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VR field changing rapidly to set standards

Posted: 18 Mar 2016 ?? ?Print Version ?Bookmark and Share

Keywords:augmented reality? virtual reality? smart glasses? wearables? GDC?

The virtual reality industry is developing fast, big enough even to get its own sub-track at the recent Game Developers Conference (GDC) but has it grown enough to be ready for standards?

Panelists sat in uncertain silence when asked about the status of standards or best practices during a session on IEEE lessons learned in VR. The technology around virtual reality has changed too much over time to set standards, said for academics studying the field.

"In general there are no standards," said Pablo Figueroa associate professor at Universidad de los Andes in Colombia and the director of the DAVID Project, a joint effort to push the development of digital content. "Technology changes too much, so it makes some of our assumptions in the past totally unusable in the future."

Figueroa and fellow panelists said many of the tests they had conducted on virtual realityfor latency, motion sickness, spatial awareness and gesturewere done with equipment that is now a bit behind the times, including 150 degree field of vision cameras and 60Hz or 90Hz frame rates. Virginia Tech Professor Doug Bowman added that 10 years ago, head mounted displays fell out of vogue for testers in favour of CAVE Automatic Virtual Environments.

 IEEE panelists

Figure 1: IEEE panelists from left: Research Assistant Professor Evan A. Suma, University College London Professor Anthony Steed (speaking), Associate Professor at Universidad de los Andes, Colombia Pablo Figueroa, Virginia Tech Professor Doug Bowman.

"Standards are hard for academics to work on because you develop things that work in specific situations. A lot of those results are completely invalid because you didn't have systems that were under 30ms [latency]," said University College London Professor Anthony Steed, who presented findings on the effects of latency in VR on the body.

New applications and use cases for VR have made some researchers' assumption invalid, Figueroa added. Bowman sees this issue as an opportunity to redo classic experiments and improve on VR.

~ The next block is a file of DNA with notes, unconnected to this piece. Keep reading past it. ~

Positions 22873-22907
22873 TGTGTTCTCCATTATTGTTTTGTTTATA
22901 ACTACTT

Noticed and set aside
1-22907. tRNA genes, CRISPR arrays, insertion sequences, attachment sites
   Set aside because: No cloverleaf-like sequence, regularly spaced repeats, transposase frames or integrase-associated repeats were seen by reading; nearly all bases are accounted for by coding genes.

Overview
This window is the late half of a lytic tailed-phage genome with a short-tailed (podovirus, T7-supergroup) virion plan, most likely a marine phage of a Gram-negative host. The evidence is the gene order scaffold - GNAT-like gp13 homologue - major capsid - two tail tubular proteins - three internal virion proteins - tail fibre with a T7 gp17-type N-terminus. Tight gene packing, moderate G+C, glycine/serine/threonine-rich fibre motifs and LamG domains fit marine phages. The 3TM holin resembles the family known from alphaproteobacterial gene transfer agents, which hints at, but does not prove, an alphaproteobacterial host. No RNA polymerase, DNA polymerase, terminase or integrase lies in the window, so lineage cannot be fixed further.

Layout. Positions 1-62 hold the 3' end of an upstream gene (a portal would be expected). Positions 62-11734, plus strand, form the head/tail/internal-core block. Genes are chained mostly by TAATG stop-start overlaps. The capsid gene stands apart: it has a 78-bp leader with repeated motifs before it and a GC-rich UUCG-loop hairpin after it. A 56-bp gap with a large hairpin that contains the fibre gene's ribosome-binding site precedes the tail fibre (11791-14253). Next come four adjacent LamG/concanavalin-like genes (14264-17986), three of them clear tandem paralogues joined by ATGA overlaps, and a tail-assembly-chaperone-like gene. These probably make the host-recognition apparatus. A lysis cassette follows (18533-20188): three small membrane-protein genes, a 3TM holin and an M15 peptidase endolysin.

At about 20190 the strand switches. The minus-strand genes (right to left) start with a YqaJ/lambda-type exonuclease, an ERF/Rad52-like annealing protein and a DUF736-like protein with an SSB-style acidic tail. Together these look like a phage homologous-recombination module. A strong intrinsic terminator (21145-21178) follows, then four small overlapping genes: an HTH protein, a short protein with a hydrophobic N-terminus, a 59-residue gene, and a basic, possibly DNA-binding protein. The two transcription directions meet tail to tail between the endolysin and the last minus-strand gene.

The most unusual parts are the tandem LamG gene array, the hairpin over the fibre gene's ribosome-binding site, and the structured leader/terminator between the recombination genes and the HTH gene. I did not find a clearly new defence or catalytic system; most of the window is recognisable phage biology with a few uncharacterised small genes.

Meanwhile, Futuremark has spent the past year developing a new 3DMark benchmark for VR.

"The VR field is changing very rapidly," said Antti Hirvonen, the technical lead for graphics benchmarking at Futuremark. "The low latency, high frame rate, high resolutions and performance requirements are immense."

The spectrum of devices and potential use cases is also widening, so 3DMark ran two tests for mid-range performance on Oculus Rift and a second, more demanding test that surpasses the Rift minimum spec. Benchmarkers also noted performance levels for specific purposes, including 360-degree video, photos, and various degrees of gaming.

The first test, which measured medium intensity gaming, showed that the Oculus Rift was able to maintain more than 90 frames/second throughout most of the test. The second performance test for higher-level gaming showed a lot of stuttering and less than 90 frames/s throughout the whole test.

Hirvonen said several other tests are necessary before a benchmark can be solidified. Futuremark will conduct sensor accuracy tests to mimic head motion, a display quality test, as well as a time warp test to reduce latency and measure performance among different headsets.

Futuremark representatives didn't give a firm date for when its virtual reality benchmark would be finished. The company also wants to look into benchmarking augumented reality devices.

- Jessica Lipsky
EE Times

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